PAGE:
Packers vs. Cardinals: Score and Twitter Reaction from 2016 NFL Playoffs

Alec NathanFeatured ColumnistJanuary 17, 2016

Jan 16, 2016; Glendale, AZ, USA; Arizona Cardinals wide receiver Larry Fitzgerald (11) celebrates after scoring the winning touchdown against the Green Bay Packers during overtime in a NFC Divisional round playoff game at University of Phoenix Stadium. Mandatory Credit: Mark J. Rebilas-USA TODAY Sports
Mark J. Rebilas-USA TODAY Sports

Aaron Rodgers did it again, but Larry Fitzgerald proved to be the king of overtime Saturday as the Arizona Cardinals withstood the shock of a Hail Mary at University of Phoenix Stadium and defeated the Green Bay Packers, 26-20, in the divisional round of the NFL playoffs to clinch their first NFC Championship Game appearance since 2008.

While the Cardinals could have recoiled in fear after Rodgers found Jeff Janis to help the Packers tie the game as time expired, Fitzgerald opened overtime with a 75-yard catch-and-run before taking a Carson Palmer shovel pass five yards into the end zone for the win.

Thanks to Fitzgerald, the Cardinals became the first team in NFL history to win two postseason games by scoring a touchdown in overtime, per ESPN Stats & Info. The first time Arizona achieved that feat was against Green Bay in 2009.

Rodgers had one minute, 55 seconds to drive 86 yards and force overtime after Arizona expanded its lead to 20-13 with a field goal, and he appeared to be dead in the water when Green Bay faced 4th-and-20 on its own 4-yard line.

However, Rodgers rolled out of the pocket and found Janis for a 60-yard completion before the second-year receiver miraculously hauled in Green Bay's last-gasp attempt to force overtime: 

As far as improbable endings go, the back-and-forth finish topped the charts. For starters, Janis entered Saturday's game without a touchdown catch to his name, and he finished with two. 

Secondly, the Packers faced steep odds of converting the fourth-down play, much less notching a game-tying score, according to ESPN Stats & Info:

Rodgers was sensational throughout the evening, especially considering the context. After Randall Cobb left the game with a chest injury, Rodgers was left to work with Janis, Jared Abbrederis and James Jones—who went without a catch while working against cornerback Patrick Peterson. 

Rodgers completed 24 of 44 passes for 261 yards, two touchdowns and an interception as the Packers lost on the last play of the game in the playoffs for the fifth time in seven postseason losses under head coach Mike McCarthy, per's Jason Wilde.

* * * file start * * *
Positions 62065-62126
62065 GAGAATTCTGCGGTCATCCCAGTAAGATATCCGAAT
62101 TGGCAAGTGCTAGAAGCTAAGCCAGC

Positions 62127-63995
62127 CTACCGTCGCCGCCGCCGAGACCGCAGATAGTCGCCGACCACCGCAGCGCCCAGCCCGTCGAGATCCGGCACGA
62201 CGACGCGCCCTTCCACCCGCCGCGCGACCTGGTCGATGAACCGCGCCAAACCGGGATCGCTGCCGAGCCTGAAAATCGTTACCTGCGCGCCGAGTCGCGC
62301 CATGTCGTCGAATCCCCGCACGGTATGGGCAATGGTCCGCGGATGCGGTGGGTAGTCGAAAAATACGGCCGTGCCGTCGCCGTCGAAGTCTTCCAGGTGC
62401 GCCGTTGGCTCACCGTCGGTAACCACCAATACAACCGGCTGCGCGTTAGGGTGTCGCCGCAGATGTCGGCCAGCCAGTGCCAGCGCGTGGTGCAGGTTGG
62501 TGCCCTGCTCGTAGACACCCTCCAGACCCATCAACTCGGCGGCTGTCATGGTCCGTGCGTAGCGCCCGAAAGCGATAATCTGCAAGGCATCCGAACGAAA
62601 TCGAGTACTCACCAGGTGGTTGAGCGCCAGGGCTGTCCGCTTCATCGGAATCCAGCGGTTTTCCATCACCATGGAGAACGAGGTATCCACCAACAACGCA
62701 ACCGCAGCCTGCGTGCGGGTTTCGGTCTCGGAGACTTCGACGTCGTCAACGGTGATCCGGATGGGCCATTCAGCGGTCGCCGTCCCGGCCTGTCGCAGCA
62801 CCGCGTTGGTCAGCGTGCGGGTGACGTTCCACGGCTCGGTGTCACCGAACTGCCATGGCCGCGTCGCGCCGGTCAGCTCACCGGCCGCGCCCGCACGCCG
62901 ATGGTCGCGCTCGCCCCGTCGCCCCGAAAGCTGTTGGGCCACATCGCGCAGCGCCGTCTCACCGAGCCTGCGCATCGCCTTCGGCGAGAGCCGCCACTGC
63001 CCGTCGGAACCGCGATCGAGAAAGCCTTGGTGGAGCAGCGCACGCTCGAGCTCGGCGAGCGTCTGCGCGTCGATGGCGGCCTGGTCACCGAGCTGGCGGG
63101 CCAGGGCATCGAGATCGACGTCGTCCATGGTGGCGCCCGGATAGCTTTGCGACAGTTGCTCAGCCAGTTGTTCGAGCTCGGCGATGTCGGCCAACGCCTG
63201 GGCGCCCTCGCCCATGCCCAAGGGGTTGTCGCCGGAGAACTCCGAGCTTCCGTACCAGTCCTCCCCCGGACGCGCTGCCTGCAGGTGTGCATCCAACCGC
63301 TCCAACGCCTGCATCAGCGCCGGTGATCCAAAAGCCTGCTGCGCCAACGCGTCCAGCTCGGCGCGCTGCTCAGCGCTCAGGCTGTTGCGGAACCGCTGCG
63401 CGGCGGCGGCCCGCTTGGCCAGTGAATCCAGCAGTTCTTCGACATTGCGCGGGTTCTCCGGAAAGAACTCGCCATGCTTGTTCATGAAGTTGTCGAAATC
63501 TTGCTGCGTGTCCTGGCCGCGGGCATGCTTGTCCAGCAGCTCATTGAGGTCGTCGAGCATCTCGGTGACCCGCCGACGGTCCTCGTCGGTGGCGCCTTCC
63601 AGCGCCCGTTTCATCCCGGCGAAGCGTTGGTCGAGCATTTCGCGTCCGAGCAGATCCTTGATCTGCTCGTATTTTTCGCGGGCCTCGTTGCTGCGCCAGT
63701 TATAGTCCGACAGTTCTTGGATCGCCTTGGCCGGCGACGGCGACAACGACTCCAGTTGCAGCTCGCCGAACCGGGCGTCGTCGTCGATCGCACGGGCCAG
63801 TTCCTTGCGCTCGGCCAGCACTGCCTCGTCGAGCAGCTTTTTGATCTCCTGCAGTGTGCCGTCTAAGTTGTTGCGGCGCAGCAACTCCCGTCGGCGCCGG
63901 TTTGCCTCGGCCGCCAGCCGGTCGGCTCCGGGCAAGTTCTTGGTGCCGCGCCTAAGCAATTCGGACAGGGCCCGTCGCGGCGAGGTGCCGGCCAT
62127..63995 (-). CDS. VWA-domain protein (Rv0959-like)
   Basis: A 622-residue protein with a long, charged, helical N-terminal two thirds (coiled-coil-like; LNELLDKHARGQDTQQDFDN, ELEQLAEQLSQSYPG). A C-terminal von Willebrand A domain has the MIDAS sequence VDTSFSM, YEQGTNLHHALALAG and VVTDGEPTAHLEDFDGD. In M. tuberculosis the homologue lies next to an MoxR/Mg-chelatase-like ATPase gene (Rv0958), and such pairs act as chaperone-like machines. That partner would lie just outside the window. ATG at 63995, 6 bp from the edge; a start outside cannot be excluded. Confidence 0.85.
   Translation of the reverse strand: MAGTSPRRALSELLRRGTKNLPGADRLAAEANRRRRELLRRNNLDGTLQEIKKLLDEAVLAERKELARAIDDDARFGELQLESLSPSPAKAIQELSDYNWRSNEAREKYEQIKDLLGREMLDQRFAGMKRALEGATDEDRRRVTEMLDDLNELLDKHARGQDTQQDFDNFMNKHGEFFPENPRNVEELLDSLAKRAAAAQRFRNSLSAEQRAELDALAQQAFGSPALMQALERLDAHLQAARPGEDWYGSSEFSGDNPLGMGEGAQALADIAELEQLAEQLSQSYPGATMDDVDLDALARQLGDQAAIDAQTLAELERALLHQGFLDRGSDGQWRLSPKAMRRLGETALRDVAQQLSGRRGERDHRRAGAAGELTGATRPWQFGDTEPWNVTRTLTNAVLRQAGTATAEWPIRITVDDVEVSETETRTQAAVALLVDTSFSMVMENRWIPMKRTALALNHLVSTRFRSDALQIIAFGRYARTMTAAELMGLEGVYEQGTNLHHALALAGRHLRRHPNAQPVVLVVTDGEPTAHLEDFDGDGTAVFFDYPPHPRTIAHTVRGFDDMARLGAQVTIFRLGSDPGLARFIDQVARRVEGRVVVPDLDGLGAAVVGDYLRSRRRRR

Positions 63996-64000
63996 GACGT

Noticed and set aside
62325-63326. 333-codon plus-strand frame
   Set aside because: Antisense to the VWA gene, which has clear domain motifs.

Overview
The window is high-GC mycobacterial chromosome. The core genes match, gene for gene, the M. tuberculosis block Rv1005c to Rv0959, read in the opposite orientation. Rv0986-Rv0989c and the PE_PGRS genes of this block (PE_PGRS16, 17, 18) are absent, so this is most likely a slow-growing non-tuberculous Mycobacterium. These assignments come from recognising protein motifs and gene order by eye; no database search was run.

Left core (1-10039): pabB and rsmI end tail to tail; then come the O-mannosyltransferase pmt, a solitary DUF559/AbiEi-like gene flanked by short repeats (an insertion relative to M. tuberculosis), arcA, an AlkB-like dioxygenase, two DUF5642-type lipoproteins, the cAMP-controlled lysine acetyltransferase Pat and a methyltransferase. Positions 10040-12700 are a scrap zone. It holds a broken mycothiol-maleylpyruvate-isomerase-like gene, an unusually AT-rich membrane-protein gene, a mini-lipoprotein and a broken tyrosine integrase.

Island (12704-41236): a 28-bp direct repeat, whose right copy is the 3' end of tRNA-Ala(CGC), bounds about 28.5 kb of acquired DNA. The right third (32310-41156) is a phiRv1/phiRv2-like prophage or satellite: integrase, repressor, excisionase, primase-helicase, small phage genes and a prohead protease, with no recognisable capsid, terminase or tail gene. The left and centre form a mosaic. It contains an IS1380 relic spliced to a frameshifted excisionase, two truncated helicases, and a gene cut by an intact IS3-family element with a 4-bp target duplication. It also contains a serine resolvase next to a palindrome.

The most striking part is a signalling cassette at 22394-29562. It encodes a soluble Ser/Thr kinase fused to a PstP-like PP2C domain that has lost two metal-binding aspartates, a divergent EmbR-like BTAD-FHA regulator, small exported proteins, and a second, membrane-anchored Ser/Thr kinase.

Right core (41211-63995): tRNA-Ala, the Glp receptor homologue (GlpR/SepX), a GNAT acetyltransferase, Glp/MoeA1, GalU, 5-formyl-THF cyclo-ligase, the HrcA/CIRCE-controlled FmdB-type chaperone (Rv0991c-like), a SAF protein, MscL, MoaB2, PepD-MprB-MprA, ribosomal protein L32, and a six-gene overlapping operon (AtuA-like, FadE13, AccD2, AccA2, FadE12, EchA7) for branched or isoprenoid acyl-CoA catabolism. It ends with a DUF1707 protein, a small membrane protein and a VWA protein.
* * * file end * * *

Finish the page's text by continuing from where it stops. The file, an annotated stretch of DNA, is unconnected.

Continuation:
Palmer, meanwhile, completed 25 of 41 passes for 349 yards, three touchdowns and two interceptions. The star, though, was Fitzgerald, who now sits in a class of his own in the postseason, according to CSN Philly's Reuben Frank:

The Packers dodged disaster early, and it allowed them to push the Cardinals in ways few expected. Although they received a shot of bad luck after a penalty called back a spectacular one-handed grab by Cobb, they caught a break when an illegal-hands-to-the-face foul on Frostee Rucker canceled out a 100-yard Peterson pick-six.

The NFL shared a replay of Cobb's grab on Twitter:

Had Rucker not committed the penalty, Green Bay would have trailed 14-0 just over a minute into the second quarter. Instead, the Packers were able to tack on a field goal and show some fight even without Cobb.

Though the first half was devoid of big plays for the Packers, they hung tough and churned out consecutive 17-play drives that spanned more than 15 minutes combined to enter halftime down by just one point, 7-6, thanks to Rodgers' ingenuity on the run, per NFL Media's Bucky Brooks:

An eight-yard touchdown pass to Janis opened the scoring in the third quarter, and Rodgers' escapability facilitated the go-ahead score, as shown by the NFL:

And while Arizona eventually broke through and staved off elimination after Fitzgerald saved the day, it's safe to say Palmer didn't resemble the MVP-caliber passer who shredded opposing defenses throughout the regular season.

The start of the fourth quarter saw Palmer toss a lazy interception that was intended for John Brown, and the momentum swing had Brooks wondering if Palmer's relative postseason inexperience was to blame: 

But now Palmer has a shot to redeem himself against either the top-seeded Carolina Panthers or rival Seattle Seahawks. Should Carolina come out on top Sunday, Arizona will travel east for a shot to represent the NFC in Super Bowl 50. However, a Seattle win would set up a rematch of the Seahawks' Week 17 shellacking of Arizona.

With the Cardinals undoubtedly salivating over a chance to exact revenge on their bitter foes, it's hard to ignore the enticing storylines that would envelop an all-NFC West championship game showdown. 


Postgame Reaction

After Fitzgerald capped things off, he promptly celebrated, as the Cardinals' Twitter account documented: 

"It's tough," Rodgers said of coming up short, per the Packers' Twitter account. "We've lost a few of these over the years where you don't touch the ball in OT."

As a result of not touching the ball, Rodgers now resides in a club with two future Hall of Famers, according to SportsCenter on Twitter:

"We know these games come down to big plays," McCarthy said, according to Wilde. "And Arizona made one more than we did." 

During his postgame availability, Rodgers broke down how the Hail Mary developed and praised a couple of unsung receivers, per the Packers on Twitter: 

Following the insane finish, Cardinals head coach Bruce Arians tweeted out an inspirational message: 

"It feels good," Palmer said, per NFL Network on Twitter. "It feels better than I thought. But there's no way we're done and satisfied."